Europe tours allow seniors to discover the unique and diverse cultures of countries all across the continent. While some locales have customs and traditions similar to those found in the United States, other destinations' practices may prove shocking for the first-time visitor. The people of Spain, for instance, have a culture unlike any other, embracing a romantic language, rich history rooted in the Roman Empire and daily lifestyle focused on pleasure and living in the moment. Tour members can prepare for an excursion to the enchanting country by understanding these facets of Spain:
Senior travel groups will eat most of their meals aboard the cruise ship; however, group dining is a major part of daily life in Spain, and it's beneficial to understand this huge aspect of the culture. While breakfasts are generally small and quick - a roll or toast and a cup of coffee - friends and family often gather at restaurants to socialize and enjoy their afternoon and evening meals together. Lunch is typically heavy, consisting of an appetizer, main entree, dessert and after-meal coffee. Dinners are lighter and tend to feature only one course that's preceded by a starter and followed by a dessert. Between meals, people usually snack on tapas, or appetizers.
Note that mealtimes run later in Spain than in the United States: Residents eat lunch around 2 p.m., while dinner doesn't start until 9 p.m., and dining in Madrid is even later. During weekends, locals may push their mealtimes back an additional hour.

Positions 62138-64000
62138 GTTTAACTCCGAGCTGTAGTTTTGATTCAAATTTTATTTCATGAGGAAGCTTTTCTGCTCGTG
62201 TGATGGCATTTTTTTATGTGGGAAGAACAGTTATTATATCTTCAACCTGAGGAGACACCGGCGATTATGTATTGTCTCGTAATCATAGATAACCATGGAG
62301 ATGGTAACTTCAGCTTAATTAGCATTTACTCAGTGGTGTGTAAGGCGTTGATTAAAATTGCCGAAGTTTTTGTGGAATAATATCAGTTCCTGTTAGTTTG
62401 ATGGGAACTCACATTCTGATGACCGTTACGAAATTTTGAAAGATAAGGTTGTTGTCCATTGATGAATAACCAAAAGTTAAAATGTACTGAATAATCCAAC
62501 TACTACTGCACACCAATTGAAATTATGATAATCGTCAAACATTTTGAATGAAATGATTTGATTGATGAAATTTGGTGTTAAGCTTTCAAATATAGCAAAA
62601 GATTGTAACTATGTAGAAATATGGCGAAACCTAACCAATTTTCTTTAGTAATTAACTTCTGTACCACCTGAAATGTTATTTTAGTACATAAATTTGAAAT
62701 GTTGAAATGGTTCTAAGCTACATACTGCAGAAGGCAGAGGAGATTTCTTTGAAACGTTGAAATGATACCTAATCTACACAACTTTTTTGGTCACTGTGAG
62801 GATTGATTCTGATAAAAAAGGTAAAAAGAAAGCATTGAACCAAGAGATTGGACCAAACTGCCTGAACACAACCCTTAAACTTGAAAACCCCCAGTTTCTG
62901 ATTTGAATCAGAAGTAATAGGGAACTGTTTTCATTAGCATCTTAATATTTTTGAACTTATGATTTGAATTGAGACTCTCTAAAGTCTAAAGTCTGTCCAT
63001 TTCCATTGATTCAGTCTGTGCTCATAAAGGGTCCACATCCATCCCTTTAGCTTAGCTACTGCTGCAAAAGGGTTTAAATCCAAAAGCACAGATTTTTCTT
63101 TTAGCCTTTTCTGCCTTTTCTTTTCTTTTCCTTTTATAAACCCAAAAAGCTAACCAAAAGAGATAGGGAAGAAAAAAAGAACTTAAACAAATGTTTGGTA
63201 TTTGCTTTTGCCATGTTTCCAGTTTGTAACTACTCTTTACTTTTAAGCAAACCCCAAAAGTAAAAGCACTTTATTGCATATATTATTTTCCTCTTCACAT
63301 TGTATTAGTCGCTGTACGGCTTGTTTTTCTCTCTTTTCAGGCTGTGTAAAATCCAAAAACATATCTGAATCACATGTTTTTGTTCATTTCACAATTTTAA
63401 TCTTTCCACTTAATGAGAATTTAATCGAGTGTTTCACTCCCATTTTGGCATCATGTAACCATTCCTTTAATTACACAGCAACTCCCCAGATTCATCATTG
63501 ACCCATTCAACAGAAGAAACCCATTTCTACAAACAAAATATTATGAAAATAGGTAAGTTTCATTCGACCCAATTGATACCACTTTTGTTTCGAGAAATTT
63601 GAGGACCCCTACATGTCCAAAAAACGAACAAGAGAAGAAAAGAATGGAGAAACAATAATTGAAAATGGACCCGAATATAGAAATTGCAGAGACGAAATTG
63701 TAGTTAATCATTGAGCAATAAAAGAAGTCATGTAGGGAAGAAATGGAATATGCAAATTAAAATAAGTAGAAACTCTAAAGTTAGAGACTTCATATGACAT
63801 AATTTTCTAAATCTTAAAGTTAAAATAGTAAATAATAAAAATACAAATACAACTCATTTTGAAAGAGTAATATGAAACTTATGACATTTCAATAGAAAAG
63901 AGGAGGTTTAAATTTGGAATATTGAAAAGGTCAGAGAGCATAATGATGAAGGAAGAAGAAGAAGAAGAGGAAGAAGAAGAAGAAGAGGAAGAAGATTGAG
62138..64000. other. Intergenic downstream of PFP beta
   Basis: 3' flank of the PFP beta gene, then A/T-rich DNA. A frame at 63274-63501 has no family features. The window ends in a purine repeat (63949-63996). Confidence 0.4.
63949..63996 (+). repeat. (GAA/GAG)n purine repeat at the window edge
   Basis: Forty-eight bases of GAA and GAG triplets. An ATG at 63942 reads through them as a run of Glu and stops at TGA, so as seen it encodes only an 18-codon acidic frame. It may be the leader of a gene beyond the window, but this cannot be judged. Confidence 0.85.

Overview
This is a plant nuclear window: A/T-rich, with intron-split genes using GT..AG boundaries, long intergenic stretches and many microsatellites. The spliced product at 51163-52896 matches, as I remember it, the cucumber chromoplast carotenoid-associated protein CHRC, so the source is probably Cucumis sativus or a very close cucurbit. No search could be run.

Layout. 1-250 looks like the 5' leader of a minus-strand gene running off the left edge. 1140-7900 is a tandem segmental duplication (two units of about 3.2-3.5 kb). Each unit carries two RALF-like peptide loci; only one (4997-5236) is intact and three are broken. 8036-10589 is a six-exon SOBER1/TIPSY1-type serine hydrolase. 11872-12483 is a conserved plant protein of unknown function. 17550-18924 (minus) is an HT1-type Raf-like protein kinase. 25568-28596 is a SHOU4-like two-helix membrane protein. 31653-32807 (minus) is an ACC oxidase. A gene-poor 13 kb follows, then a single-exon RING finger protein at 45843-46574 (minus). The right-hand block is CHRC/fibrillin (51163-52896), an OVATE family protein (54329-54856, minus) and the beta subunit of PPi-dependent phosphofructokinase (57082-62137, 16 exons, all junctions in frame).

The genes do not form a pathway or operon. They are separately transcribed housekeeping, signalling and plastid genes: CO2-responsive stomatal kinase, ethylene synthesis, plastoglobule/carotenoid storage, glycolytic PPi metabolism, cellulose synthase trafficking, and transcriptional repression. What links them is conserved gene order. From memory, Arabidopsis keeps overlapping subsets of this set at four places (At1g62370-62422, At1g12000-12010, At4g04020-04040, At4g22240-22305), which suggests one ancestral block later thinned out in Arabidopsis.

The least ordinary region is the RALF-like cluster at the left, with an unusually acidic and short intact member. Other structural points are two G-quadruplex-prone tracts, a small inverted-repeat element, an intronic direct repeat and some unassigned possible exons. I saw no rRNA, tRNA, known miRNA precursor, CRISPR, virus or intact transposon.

While on a Grand European Cruise and Tour, seniors will have the opportunity to savor the regional flavors at a Spanish establishment. After the meal, it's not necessary to leave gratuity as is common in the United States. The tip is included on the bill, though restaurants rarely list this service charge on the check. If a server has given particularly excellent service, it's acceptable to leave a small tip of 10 percent or less. Those who are eating only sandwiches or tapas tend to leave just enough to round to the nearest euro. Patrons at bars and lounges are generally expected to give their cocktail servers a tip for each drink - typically not more than half a euro. All gratuity should be left in cash, as most establishments do not give the option to leave a tip on credit cards.
One tradition in Spain that senior group travel members may find unusual is the siesta. This is a time during the middle of the day (between 2 and 5 p.m.) when workers and students head home for some rest and relaxation. The siesta generally consists of a short nap - from 15 to 20 minutes, but people also use this time to sit down and spend some quality moments with their families as well as to enjoy lunch. During this time of day, travelers may notice that many businesses shut down, particularly in small towns and villages. In larger cities, the custom is beginning to die out due to the need to keep up with commerce.
These customs and traditions help make up the alluring and exotic culture that attracts millions of visitors to Spain each year. By familiarizing themselves with some of the unique nuances of the country, escorted vacationers can enjoy a more educational and entertaining exploration of one of Europe's most intriguing destinations. And those who are perplexed by certain aspects of Spanish living can always turn to their knowledgeable tour guides for help.